What we are talking about here, on a very practical and physical level is “joining” with another person. One of the struggles we all face in this physical existence is that of division and separation. Many people tend to have a “me vs you” perspective; yet, for those who walk the spiritual path we are talking about a “me AND you” perspective. To investigate this a little further, we can look at the teachings of Martin Buber, a 20th century philosopher who is known for his writing on “I and Thou”. Buber talks about the importance of being in true relationship with one another in the present moment, of seeing that individual as a person of unique value, a child of god, a brother or sister. In this way, according to Buber, we give that person the dignity and respect they deserve as we interact with them. This is contrasted with what Buber calls the I-It relationship where the other person is perceived as a thing that can provide us with something or do something for us. An example of this I-It relationship might be going to a restaurant and perceiving the wait person as someone who can bring food to the table in a timely manner and nothing more. The I-Thou component of this example would be to have a true, even if momentary relationship, with the wait person. Do we look them in the eye? Do we perceive them as a brother/sister, worthy of dignity and respect? Do we interact with them in this way?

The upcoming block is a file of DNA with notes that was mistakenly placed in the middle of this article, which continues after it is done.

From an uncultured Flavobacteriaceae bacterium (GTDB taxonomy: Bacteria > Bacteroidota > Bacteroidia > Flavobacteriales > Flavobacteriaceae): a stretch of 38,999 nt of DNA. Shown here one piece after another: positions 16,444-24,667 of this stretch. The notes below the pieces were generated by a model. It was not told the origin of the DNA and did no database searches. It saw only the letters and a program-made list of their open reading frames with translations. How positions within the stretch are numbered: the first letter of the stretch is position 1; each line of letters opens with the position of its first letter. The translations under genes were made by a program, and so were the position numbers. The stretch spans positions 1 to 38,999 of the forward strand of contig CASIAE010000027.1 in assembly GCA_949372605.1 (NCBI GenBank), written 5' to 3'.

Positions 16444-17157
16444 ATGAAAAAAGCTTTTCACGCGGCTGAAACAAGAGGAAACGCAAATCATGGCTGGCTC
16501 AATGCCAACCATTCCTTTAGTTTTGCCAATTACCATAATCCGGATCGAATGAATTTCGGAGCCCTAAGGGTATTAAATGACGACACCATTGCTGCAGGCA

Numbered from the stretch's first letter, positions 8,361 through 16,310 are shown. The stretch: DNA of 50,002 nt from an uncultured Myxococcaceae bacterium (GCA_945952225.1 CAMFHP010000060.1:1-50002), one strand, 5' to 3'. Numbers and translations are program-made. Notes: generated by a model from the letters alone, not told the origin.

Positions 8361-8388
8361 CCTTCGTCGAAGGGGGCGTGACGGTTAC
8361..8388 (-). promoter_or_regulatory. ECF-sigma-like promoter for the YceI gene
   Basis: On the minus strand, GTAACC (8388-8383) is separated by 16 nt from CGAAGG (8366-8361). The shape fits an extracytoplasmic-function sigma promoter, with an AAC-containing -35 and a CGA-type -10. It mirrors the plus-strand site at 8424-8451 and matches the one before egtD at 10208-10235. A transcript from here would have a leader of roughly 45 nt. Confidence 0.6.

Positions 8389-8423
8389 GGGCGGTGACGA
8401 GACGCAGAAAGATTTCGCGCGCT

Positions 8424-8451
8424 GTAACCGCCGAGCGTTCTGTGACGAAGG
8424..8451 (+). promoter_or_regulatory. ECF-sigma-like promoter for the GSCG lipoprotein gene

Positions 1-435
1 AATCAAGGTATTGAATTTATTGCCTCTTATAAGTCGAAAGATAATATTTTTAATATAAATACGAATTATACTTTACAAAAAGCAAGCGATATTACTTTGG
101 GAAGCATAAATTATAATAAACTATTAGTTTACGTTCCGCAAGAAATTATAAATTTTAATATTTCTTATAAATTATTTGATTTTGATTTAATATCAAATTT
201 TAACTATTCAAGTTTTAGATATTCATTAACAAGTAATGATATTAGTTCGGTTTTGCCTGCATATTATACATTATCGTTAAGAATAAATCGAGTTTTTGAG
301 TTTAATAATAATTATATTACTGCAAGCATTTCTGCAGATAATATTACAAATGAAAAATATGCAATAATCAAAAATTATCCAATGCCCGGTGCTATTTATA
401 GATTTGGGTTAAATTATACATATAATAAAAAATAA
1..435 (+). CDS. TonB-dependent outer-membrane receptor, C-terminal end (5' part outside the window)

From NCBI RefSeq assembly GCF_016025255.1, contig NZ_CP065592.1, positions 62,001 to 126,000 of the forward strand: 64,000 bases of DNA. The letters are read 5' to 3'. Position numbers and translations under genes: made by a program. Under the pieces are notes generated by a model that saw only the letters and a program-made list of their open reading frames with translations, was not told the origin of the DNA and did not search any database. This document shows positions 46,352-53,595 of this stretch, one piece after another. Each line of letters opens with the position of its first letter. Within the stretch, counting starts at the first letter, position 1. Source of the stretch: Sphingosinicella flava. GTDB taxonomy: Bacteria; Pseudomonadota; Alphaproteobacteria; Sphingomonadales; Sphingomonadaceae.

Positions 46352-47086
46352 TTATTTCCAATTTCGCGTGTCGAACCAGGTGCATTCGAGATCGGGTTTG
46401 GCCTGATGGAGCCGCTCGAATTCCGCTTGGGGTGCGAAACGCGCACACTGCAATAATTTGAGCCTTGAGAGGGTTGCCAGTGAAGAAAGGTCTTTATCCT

In order to interact with others from this I-Thou perspective, we must have a sense of humility (that we are all One, connected at that very deep level) and feelings of Love, as enunciated by N. Sri Ram: “impartial, non-possessive, wholly beneficent”. If this is our perception, then we send this to the other person, seen and unseen, through our thoughts, words, and actions.
If we overlay theosophical teachings onto Buber’s I-Thou philosophy, we quickly recognize that it is another way of recognizing the innate unity of all and putting that recognition into practice on a daily basis. Therefore, one way to interact with others is to have an I-Thou relationship in whatever way is possible. Regardless of whatever may be going on with us, when we interact with another individual we focus on the present moment and truly connect with the other person.